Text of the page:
WHAT WE'RE READING

AND WHAT WE THINK ABOUT IT

For Heaven’s sake, go home!

In the early 1990s, I lived in Japan, and was taken aback the first few times I saw people get on the subway, and go about their daily business wearing surgical-type masks whenever they were sick. Over time, I started to realize what a smart practice this was. This time of year, I wish my fellow Americans would put medical masks on as they sneeze and cough spreading their germs all around. 

So, is it okay to call in sick with a common cold? Should you tough it out and keep working or go back to bed—for everybody’s sake? Having a cold doesn’t really warrant a day off; or does it? Rachel Suff, senior policy adviser at the Chartered Institute of Personnel and Development (CIPD), suggests, “If you are really not well and your symptoms mean you are not going to be productive, it’s better to [call in] sick [rather than] spreading your germs around the workplace.” It’s also important to remember to “be more mindful of those with severely compromised immune systems” or those caring for others with compromised immune systems. 

If you still can’t shake that cold, don’t be afraid to take the day off. You (and your co-workers) will be glad you did. Read More Here 

Making Dr. King’s Dream A Reality

I was four years old when Dr. King was killed, and I spent the ensuing days bombarding my poor parents with questions.

Three and a half decades later, when our son was four and our daughter was seven, we were sitting around the dinner table when my husband questioned them: “Do you know why you didn’t have school today?” They both knew it was Martin Luther King Jr. Day. “Who was Dr. King?” we asked,  and our four-year-old responded, “He don’t want you to fight with people.“ We accepted that answer. We turned to the seven-year-old. Her answer started with Rosa Parks and a bus. She understood that the peace part had something to do with racial injustice.

My husband then looked at our children and told them that they needed to realize how very different their lives would be if it hadn’t been for Dr. King‘s dream and his work. They would not have Jewish friends who invited them to Hanukkah parties. Our daughter probably couldn’t have a best friend who was African-American, because what were the odds that she would even go to school with kids that look different than herself? So many things that our children took for granted were things that three and a half decades earlier were unfathomable for most Americans. The best part of the evening was when our seven-year-old got out of her chair and put her hands on her hips and said, “I’m sorry I just don’t understand.  How could this be?!”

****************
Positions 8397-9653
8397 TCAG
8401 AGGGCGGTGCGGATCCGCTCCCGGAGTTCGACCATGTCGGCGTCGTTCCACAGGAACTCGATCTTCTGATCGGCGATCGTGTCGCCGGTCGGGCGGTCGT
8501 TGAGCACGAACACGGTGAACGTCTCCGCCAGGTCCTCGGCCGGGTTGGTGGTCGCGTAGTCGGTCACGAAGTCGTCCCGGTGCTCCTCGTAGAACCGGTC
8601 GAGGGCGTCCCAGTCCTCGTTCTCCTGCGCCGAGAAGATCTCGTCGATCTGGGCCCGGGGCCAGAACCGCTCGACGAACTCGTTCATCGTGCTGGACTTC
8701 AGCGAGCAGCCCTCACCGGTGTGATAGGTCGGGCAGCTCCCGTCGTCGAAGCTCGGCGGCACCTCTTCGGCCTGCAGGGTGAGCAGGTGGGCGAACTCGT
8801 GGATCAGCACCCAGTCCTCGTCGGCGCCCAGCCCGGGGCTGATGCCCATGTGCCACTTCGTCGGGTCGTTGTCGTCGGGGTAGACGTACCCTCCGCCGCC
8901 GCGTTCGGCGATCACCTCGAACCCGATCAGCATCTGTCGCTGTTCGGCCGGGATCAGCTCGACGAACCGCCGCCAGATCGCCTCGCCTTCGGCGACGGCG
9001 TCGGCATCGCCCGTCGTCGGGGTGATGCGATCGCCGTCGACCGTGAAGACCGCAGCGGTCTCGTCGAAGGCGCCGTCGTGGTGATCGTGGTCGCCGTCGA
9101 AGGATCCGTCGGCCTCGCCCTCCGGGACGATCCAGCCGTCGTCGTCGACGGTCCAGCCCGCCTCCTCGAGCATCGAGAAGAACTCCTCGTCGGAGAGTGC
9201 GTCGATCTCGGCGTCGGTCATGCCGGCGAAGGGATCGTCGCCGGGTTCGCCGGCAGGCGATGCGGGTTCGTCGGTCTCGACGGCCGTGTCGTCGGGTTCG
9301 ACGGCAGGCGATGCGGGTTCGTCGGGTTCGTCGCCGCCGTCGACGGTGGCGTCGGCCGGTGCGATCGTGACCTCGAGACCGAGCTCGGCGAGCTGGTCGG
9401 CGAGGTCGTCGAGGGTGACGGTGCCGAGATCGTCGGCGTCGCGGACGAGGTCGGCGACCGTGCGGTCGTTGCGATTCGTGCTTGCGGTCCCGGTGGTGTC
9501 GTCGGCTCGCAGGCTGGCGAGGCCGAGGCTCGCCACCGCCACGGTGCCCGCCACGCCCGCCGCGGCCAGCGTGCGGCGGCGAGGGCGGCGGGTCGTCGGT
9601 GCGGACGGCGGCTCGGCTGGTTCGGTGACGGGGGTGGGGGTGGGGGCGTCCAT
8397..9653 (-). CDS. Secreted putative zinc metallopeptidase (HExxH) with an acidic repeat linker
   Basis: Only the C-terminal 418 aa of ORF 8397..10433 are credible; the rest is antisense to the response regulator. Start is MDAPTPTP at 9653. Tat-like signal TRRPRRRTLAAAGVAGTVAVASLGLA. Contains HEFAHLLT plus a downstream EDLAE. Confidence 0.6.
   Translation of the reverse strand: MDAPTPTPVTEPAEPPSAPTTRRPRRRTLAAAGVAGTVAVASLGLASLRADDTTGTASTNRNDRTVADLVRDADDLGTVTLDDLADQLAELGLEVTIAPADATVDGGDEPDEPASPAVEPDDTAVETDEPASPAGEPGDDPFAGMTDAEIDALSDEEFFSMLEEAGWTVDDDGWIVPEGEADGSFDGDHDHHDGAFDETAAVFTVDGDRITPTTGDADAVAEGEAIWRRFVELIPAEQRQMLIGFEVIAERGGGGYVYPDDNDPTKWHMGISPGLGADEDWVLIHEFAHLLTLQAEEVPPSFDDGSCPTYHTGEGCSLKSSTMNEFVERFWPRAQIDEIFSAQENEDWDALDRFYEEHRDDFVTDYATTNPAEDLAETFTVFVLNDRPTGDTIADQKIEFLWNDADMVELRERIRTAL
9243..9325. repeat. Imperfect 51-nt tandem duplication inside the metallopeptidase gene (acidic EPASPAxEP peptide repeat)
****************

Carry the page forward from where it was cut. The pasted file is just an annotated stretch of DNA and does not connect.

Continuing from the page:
Today, as Americans pause and remember Dr. King‘s legacy, some of us will be doing exactly what Dr. King would expect of us—committing acts of service, or acts of peace, extending a hand to our neighbors, and taking steps to bring his dream a bit closer to reality. But for those of us who are not part of one of those activities today, could we pause and think of the classmate or neighbor, colleague, best friend, or person we love; who, because of Dr King’s dream, is now an integral part of our lives. Today, let’s think about the person we couldn’t dream of NOT having in our life. Let’s give thanks for an American with a bold desire for justice, a thirst for equality, and a conviction that all our lives would be richer working together rather than living apart.

New Year’s Resolutions, Part II

Would you like permission to not get everything done on this year’s to do list and have the scientific evidence to back it up? Now armed with neurological, demographic, and technological reasons why planning for the year to come is not actually the best way to reach your potential, you can instead let things slip onto next year’s list and still feel good about it. 

It’s human nature to pay more attention to what’s right in front of us and to focus more on our immediate future, but it’s equally important to start planning for the next decade. In a recent Forbes article, Nell Derick Debevoise points out that not only have our attention spans shortened but that one’s life expectancy has also increased, thus solidifying our need for long term planning. She suggests strategies like mindfulness practice “to slow your thinking down” and using the Eisenhower Matrix to prioritize what’s urgent and not urgent and then work accordingly. 

Here’s to planning for your decade! Read More Here

New Year’s Resolutions

I stumbled across this article in the Economist several months ago, but when pondering New Year’s resolutions, its content came back to me. Few will be in a position to enact the sorts of suggestions that the authors of It Doesn’t Have to Be Crazy at Work recommend, but if you are, I encourage you to contemplate some of their ideas. 

The authors, Fried and Heinemeier Hansson, have a strategic approach for fostering the ideal company culture. Their employees work less hours, attend fewer meetings, and get more vacation time. They contend that they would prefer to invest in these perquisites rather than those they consider a waste:  free dinners, office game rooms, and snack bars.